First, an unfaithful Christian man is worse because even non-believers understand provision comes through work. So, a Christian man who does not faithfully care for his family is worse than an unbeliever in that he acts like he does not know this biblical truth.

Second, an unfaithful Christian man is worse because he sends a contradictory witness to the world. He claims, "God is my provider," but will not obey Gods simple command to be the earthly means of His provision. Therefore, unbelievers who faithfully provide for their families end up being better witnesses of Gods creative order than Christian men who do not.

Third, an unfaithful Christian man is worse because his example teaches his children that lazy, irresponsible Christians are the ones who really "trust God." Thus he distorts the meaning and picture of biblical faith and worsens the work ethic of the next generation.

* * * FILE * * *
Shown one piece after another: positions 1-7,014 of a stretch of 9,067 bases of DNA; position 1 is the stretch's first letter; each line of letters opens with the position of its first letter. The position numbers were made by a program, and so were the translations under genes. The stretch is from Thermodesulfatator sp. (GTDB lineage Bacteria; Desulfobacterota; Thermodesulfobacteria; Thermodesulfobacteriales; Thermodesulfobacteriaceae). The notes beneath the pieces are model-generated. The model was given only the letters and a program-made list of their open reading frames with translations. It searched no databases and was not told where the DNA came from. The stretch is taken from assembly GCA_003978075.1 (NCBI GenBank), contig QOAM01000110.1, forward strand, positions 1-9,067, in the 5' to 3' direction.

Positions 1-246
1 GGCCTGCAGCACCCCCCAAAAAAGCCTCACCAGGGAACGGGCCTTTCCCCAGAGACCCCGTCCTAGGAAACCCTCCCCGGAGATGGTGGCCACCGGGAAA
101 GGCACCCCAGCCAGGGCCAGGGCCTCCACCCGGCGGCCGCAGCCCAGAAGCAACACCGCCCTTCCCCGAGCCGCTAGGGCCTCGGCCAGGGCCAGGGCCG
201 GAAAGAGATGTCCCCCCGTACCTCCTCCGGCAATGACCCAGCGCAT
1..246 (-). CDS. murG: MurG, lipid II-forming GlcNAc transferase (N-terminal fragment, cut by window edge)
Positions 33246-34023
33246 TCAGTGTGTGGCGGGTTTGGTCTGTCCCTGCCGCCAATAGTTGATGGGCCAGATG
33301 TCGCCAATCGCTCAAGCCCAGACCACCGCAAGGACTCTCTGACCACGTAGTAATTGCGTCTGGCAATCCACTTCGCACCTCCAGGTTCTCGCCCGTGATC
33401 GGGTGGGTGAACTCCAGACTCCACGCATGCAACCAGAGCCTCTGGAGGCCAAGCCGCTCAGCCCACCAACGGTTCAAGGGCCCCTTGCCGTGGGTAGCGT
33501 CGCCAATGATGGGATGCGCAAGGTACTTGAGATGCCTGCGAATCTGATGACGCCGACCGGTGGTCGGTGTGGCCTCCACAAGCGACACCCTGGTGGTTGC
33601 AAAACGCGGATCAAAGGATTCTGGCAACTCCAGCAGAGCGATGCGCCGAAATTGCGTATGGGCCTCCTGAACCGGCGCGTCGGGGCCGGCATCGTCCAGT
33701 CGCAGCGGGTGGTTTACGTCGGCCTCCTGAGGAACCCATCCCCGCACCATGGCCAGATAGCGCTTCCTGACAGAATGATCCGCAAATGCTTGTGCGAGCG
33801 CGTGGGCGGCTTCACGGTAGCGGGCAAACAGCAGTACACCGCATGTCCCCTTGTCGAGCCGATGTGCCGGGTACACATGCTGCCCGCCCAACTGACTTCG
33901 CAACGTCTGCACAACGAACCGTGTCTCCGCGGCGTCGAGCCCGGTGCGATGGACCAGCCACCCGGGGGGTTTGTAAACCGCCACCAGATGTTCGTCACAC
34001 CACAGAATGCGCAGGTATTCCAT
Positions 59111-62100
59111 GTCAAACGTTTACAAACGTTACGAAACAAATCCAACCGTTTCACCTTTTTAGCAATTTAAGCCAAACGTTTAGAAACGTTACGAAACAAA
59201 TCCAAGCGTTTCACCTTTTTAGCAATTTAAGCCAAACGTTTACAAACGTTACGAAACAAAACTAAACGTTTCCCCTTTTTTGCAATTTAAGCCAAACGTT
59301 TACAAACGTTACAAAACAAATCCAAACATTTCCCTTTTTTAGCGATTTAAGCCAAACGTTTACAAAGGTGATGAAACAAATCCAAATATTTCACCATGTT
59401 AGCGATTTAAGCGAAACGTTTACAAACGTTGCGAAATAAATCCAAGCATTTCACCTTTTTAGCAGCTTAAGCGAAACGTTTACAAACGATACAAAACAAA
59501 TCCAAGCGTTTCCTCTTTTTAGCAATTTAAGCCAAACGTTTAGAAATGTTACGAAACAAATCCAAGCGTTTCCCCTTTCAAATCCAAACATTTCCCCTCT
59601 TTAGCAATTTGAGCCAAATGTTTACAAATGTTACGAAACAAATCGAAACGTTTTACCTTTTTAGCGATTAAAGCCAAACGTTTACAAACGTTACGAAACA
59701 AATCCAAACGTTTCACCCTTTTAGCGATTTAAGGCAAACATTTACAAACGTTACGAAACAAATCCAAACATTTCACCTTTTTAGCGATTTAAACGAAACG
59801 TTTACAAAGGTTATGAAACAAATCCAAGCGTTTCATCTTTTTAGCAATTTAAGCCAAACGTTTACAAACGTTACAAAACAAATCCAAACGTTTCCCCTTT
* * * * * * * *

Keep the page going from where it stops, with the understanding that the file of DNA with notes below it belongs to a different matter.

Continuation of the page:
In conclusion, in case I have not been blunt enough thus far, let me say to every man reading this: providing for our families is one of the non-negotiables of biblical leadership and what it means to be a husband. It is a duty we cannot, and must not shirk. By responsibly caring for our families, we are fulfilling Gods will for our lives and being faithful witnesses for God in this perverse generation. Do not be worse than an unbeliever!

Pastor Paul

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Copyright 2005, Paul Tautges